Carmel Hobbs, Dane Paulsen, and Jeff Thomas
Complex trauma experienced in childhood has detrimental impacts on the brain, learning and socio-moral development, the effects of which can last long into adulthood. A growing body of research emphasizes how all school teachers, regardless of the educational context, should expect to have students in their classroom who are affected by complex trauma. Teachers therefore require an understanding of how trauma affects their students, and a skillset that allows them to support and respond effectively to these students. However, multiple studies have found that teachers feel that they have not received sufficient training, and subsequently feel inadequately equipped to meet the needs of trauma-affected students in their classrooms. Although many Initial Teacher Education programs incorporate some curriculum on child maltreatment, this is typically focused on identifying and reporting child abuse, as opposed to how sustained and severe maltreatment can lead to complex trauma, which affects learning, and social development in students. Increasing understanding of how trauma affects the brain, and the implications this has for young people in school has continued to grow since the 1990s. This has contributed to a growing trend of multidisciplinary teams combining education and wellbeing models in schools to cater to the most vulnerable students in their respective communities.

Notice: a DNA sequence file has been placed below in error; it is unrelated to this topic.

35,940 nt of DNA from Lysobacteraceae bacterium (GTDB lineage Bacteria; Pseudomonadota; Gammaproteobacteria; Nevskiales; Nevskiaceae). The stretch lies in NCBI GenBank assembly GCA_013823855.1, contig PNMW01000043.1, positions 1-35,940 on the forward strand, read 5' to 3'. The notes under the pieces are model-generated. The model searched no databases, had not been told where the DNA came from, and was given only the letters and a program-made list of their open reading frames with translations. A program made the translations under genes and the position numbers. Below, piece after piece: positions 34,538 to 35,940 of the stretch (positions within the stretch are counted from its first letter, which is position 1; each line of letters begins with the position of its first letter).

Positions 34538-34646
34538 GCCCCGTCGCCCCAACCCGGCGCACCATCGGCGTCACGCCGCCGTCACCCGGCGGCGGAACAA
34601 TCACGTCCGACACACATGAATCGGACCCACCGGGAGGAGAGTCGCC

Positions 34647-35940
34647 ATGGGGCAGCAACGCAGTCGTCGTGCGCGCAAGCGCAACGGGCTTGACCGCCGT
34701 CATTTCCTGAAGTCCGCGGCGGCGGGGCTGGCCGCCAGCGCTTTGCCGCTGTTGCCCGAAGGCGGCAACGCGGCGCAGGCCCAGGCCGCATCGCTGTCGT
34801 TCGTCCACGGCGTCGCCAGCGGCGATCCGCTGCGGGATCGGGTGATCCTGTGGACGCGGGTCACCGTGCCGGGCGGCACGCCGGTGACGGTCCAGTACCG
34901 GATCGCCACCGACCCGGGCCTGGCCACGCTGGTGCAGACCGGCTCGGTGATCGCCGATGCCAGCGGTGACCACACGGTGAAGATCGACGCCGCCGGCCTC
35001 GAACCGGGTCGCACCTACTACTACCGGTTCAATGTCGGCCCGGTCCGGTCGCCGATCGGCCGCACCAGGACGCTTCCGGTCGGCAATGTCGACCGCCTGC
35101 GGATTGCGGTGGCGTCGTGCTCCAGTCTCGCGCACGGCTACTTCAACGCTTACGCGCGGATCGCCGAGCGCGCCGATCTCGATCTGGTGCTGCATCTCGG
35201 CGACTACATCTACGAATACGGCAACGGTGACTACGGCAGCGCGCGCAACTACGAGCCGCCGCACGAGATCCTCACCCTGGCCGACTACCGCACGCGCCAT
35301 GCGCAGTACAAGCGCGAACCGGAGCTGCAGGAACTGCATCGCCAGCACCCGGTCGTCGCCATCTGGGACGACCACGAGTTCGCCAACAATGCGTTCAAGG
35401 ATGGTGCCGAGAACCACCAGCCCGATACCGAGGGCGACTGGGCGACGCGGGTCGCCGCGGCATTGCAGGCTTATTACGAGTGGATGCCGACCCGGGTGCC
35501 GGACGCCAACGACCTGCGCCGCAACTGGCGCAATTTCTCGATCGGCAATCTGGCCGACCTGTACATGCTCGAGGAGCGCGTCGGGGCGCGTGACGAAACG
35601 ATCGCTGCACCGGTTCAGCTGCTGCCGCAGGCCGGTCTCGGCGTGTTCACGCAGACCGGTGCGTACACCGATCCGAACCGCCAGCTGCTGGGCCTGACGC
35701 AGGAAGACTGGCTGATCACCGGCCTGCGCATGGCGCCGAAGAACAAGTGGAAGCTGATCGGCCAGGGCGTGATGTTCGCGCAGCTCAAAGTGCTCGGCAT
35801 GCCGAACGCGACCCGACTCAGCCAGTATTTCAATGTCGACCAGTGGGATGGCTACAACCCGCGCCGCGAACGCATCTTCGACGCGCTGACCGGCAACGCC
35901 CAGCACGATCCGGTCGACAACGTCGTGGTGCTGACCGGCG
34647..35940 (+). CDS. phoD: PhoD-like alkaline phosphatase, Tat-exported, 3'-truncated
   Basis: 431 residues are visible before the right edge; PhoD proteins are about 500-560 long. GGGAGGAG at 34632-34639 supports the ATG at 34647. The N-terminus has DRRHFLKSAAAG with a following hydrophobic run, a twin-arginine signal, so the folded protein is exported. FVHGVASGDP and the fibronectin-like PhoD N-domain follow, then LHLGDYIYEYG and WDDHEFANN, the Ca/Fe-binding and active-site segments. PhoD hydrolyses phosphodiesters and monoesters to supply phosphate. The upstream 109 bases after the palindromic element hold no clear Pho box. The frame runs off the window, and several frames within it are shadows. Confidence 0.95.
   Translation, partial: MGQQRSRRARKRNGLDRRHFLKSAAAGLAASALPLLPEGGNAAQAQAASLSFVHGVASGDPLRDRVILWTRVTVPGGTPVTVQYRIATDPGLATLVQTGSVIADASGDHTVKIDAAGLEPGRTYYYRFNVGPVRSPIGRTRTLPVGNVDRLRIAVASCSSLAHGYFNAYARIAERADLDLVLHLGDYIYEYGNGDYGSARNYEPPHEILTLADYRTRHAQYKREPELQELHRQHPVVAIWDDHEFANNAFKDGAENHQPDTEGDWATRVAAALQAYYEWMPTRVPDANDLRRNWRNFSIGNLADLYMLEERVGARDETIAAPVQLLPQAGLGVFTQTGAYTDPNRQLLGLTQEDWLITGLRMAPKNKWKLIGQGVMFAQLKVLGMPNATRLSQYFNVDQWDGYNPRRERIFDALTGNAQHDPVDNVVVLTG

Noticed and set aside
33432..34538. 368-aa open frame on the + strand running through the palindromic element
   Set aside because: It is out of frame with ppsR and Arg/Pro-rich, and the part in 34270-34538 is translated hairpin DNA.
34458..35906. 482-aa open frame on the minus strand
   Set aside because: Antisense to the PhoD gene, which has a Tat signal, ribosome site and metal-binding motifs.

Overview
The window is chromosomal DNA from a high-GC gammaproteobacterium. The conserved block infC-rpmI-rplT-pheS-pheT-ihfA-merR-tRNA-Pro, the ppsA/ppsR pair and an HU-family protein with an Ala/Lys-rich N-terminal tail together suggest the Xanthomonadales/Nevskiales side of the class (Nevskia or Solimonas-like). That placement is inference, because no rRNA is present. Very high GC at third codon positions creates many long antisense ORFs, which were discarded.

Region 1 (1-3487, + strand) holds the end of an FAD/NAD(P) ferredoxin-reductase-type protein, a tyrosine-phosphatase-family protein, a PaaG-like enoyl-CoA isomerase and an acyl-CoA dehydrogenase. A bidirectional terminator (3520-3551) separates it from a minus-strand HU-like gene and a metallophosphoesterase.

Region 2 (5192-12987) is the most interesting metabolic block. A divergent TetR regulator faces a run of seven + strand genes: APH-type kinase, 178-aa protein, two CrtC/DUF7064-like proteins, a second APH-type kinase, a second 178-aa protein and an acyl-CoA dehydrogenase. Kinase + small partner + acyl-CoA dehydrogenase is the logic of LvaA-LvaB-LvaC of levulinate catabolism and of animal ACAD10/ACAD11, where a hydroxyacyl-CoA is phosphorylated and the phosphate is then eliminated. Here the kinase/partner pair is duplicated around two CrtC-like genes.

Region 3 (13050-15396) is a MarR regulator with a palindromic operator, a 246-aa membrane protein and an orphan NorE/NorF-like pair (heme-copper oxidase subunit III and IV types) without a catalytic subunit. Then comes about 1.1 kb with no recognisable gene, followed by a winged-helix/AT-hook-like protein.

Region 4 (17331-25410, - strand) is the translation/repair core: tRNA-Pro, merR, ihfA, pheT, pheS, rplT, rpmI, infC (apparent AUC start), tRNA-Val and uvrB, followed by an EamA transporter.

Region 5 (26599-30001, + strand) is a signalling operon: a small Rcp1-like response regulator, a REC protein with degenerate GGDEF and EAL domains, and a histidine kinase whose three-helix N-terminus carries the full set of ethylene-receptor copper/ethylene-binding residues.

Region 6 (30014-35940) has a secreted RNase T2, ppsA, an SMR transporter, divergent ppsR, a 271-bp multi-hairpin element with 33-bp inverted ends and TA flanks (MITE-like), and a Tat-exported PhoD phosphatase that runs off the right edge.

Students who have experienced trauma may appear to be deliberately misbehaving in the classroom, disengaged or disinterested in learning, and can struggle to develop skills that strengthen positive relationships with school staff and other students. Unsurprisingly, exposure to trauma impacts a young person’s academic performance, attendance, and likelihood of completion. It is clear that schools are important settings where the effects of trauma have a substantial impact on the lives of students, particularly when the effects of trauma are misunderstood. Nevertheless, schools have the potential to be one of the most powerful places for buffering the negative impacts of complex childhood trauma through their capacity to provide opportunities for all students to experience positive, trusting relationships, be cared for, and experience predictability, consistency and safety.